Christendom had its own such answer, but it did not dare assert human mastery over it. For how can mortals understand the majesty of God? Modern rationalists dismiss the Christian attitude with disgust . . . the God of the gaps is for superstitious primitives. Yet, there is greater wisdom in acknowledging ignorance than in falsely reducing, perverting, or ignoring the complexity of the world that does not easily fit into one’s pet theory.

Auster further points out that ideology does not simply reduce the world as it seeks to understand it, but it approaches the world with the intent of changing it:

Thus, using this second meaning of ideology, it is a truism among conservatives that (say) Jacobinism, Communism, liberalism, feminism, etc., are ideologies, because they reduce the world to one thing or set of things, and aim at transforming the world; but that conservatism is not an ideology, because it accepts and seeks to understand the world as is. It has no driving purpose toward some transformative goal. (This would not apply to some modern forms of conservatism, such as economism, which reduces the human world to the economy, or neoconservatism, which narrows the world to democracy and universal human sameness and seeks to create a single world of democracy loving people, ignoring everything that doesn’t fit into that scheme.)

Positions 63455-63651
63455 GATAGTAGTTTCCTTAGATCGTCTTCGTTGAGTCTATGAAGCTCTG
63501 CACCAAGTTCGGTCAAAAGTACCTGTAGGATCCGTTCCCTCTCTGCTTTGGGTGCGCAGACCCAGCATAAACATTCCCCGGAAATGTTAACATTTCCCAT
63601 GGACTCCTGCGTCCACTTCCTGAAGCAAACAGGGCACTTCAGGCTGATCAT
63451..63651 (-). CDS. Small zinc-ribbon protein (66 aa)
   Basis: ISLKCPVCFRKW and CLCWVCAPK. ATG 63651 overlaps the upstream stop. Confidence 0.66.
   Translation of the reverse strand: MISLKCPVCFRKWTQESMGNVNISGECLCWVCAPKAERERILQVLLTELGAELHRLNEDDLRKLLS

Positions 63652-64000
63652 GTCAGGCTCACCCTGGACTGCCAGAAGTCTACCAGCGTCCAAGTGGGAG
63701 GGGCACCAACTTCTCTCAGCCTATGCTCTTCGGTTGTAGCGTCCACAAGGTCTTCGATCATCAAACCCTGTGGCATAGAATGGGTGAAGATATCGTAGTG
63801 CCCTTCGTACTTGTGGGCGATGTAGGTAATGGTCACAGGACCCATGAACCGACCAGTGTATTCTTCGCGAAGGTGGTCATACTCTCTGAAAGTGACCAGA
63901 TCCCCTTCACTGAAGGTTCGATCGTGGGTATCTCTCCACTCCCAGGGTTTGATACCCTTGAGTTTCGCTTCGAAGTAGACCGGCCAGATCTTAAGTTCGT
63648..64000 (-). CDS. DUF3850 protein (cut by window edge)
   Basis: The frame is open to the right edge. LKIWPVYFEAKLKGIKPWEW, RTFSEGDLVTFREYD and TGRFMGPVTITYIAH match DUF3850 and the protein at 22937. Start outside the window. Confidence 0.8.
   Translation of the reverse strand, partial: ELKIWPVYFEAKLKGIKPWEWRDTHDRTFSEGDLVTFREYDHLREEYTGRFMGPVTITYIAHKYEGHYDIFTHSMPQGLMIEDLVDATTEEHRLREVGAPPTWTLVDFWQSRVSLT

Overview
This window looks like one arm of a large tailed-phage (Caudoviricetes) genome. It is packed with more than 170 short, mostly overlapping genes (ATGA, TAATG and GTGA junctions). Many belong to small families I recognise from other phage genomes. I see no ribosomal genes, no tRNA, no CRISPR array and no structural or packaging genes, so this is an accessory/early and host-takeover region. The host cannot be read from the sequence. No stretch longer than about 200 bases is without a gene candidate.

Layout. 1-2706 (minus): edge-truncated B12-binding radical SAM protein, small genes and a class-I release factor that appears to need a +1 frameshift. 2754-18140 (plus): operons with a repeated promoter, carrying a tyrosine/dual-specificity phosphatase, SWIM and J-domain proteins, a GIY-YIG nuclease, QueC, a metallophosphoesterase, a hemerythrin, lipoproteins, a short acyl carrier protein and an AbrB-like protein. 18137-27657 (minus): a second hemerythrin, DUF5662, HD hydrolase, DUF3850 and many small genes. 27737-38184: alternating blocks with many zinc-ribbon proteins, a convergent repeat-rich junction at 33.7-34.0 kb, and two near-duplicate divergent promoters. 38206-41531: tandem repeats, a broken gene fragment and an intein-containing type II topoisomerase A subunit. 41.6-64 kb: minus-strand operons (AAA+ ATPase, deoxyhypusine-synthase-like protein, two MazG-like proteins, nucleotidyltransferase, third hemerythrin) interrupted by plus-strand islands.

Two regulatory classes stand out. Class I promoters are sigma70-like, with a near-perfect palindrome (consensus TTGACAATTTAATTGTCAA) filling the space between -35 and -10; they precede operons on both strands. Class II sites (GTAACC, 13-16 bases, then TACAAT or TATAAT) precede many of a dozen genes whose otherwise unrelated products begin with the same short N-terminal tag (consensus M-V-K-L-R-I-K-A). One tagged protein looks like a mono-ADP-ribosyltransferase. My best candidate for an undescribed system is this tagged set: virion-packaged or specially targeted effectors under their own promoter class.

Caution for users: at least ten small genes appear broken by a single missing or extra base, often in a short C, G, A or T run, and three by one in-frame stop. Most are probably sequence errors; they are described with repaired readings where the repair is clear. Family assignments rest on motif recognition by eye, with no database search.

Here’s a classic example of ideology. Marx said (approximately): “The idea is not to understand the world, but to change the world.”

In response to Marx’s idea, the conservative writer and thinker Thomas Molnar once said to me in conversation, “The idea is not to change the world, but to understand the world.”

The (traditional) conservative tries to understand the structure of the world and to harmonize his own being with it. The ideologue is profoundly dissatisfied with the world as it is and seeks to transform it.

Ideology is modern. In it, knowledge is power, and power is for making the world conform to the human will. It is not much of a reductionist move to say that modernity qua modern is a playing out of the Cartesian project to master nature. Men, as Lewis reminds us in The Abolition of Man, are part of nature, and the modern project at its root involves the transformation of mankind into something other than it is. Modernity is, as thinkers as diverse as Nietzsche, Dostoevsky, Shestov, Lewis, and Schmemann all note, the story of Christian redemption reduced to the horizontal narrative. All “isms” are indeed decadent Christian heresies.

Posted by Joseph on Saturday, April 25, Anno Domini 2009
Philosophy | AnthropologyEpistemologyMetaphysicsPhysicsPoliticsComments
Previous entry (all realms): Russian Easter Overture
Next entry (all realms): Church Sign Debate

Previous entry (Philosophy): Pirates Test the ‘Rule of Law’
Next entry (Philosophy): Politbüro General Secretary Obama?